Global warming killing 150,000 more people in poor countries: WHO


Copenhagen : Around 150,000 deaths now occur in low-income countries each year due to climate change that causes crop failure and malnutrition, diarrhoea, malaria and flooding, says the World Health Organisation (WHO).

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“Almost 85 percent of these excess deaths are among young children,” WHO spokesperson Sari Setiogi said Thursday.

Health hazards from climate change are diverse, global and difficult to reverse over human time scales, WHO experts said at the Climate Change: Global Risks, Challenges and Decisions conference here, according to Setiogi.

“They range from increased risks of extreme weather events, to effects on infectious disease dynamics and sea level rise leading to salinisation of land and water sources.”

The experts also pointed out that the health impacts of climate change are felt unequally.

“Whether it’s the 70,000 excess deaths from the heat wave in Europe in 2003, or new malarial deaths in the central African highlands, the people at greatest risk for climate-related health disorders and premature deaths are the poor, the geographically vulnerable, the very young, women and the elderly,” Setiogi said.

“The populations considered to be at greatest risk are those living in small island developing states, mountainous regions, water-stressed areas, megacities and coastal areas in developing countries, particularly the large urban agglomerations in delta regions in Asia, and also poor people and those lacking access to health services.”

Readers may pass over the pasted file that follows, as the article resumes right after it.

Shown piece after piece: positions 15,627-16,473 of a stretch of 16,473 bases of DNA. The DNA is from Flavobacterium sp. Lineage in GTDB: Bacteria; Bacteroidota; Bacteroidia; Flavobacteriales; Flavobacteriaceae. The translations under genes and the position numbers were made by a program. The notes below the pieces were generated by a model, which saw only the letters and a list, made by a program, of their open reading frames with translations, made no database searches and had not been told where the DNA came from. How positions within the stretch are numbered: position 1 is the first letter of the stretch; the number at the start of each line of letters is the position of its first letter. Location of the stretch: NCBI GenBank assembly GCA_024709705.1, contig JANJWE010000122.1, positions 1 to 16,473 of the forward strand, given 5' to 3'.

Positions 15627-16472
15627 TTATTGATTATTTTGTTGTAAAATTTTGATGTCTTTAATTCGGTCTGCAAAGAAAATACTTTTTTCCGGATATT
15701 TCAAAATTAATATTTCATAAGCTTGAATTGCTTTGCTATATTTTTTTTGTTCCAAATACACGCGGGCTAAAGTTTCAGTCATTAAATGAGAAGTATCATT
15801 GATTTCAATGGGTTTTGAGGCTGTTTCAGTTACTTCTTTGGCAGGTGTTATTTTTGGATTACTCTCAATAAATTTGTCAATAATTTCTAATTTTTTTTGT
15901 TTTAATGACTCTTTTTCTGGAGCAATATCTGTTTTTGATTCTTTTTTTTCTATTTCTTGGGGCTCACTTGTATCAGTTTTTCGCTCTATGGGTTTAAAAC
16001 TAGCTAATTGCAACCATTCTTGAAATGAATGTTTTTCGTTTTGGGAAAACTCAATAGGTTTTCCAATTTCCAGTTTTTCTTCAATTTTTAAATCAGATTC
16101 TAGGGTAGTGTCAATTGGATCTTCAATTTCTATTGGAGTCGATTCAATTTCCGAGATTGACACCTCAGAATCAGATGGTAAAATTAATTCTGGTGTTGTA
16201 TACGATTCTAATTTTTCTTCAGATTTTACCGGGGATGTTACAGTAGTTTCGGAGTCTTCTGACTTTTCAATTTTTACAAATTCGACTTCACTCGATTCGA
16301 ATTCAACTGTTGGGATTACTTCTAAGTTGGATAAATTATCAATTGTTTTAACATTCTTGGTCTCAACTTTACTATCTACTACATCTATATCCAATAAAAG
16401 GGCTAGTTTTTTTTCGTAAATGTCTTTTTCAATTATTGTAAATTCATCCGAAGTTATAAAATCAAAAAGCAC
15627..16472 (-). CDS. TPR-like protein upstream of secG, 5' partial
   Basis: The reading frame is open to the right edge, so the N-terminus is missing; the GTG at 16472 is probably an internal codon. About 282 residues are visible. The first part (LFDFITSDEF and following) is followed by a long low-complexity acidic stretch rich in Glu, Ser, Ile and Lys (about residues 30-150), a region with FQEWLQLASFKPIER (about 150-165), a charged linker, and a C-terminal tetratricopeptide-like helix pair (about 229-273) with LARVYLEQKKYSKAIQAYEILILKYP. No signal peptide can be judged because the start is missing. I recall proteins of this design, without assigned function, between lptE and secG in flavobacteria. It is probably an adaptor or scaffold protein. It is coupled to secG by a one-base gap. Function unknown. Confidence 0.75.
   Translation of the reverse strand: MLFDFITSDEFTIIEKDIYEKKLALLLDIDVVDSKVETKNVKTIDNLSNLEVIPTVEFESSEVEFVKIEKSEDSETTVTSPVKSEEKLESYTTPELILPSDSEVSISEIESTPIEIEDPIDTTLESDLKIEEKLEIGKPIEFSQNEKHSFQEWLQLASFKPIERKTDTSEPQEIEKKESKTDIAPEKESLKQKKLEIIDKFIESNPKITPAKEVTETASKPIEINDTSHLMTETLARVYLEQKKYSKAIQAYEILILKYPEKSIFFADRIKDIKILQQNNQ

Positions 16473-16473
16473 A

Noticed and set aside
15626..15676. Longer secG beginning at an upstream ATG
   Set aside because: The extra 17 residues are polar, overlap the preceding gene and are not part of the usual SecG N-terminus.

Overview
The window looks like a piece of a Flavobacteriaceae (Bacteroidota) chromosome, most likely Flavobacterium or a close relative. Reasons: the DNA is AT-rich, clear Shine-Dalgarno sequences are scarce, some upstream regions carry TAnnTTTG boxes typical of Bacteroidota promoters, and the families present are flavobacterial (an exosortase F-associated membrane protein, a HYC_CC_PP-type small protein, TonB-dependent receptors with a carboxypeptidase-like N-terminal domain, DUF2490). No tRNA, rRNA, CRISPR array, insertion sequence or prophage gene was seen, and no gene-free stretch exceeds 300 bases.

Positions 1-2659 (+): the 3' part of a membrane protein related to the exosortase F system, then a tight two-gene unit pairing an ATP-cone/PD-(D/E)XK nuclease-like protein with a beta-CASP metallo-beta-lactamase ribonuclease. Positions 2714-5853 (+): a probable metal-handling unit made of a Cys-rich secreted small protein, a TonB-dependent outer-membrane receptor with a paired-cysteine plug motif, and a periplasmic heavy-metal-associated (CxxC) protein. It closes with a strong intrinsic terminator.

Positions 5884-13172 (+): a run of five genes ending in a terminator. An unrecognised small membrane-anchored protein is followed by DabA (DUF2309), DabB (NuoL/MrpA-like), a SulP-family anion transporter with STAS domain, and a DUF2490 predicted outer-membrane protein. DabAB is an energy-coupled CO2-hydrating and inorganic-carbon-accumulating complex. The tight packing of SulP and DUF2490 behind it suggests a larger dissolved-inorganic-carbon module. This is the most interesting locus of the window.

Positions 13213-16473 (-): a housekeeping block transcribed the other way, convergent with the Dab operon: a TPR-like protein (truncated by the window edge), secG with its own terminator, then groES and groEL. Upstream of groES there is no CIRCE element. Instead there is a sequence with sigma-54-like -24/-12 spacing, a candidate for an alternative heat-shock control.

On the brighter side, improvements in environmental conditions could reduce the global disease burden by more than 25 percent, the experts said.

A large part of the current burden is linked to energy consumption and transport systems. Changing these systems to reduce climate change would have the added benefit of addressing some major public health issues, Setiogi said.

These include outdoor air pollution (800,000 annual global deaths); traffic accidents (1.2 million annual deaths); physical inactivity (1.9 million deaths); and indoor air pollution (1.5 million annual deaths), she added.

The spokesperson said putting these three health arguments at the centre of discussions at the climate change summit scheduled here this December “would ensure that in the new post-Kyoto agreement we will all share in the health and economic benefits that can accrue from countering climate change”.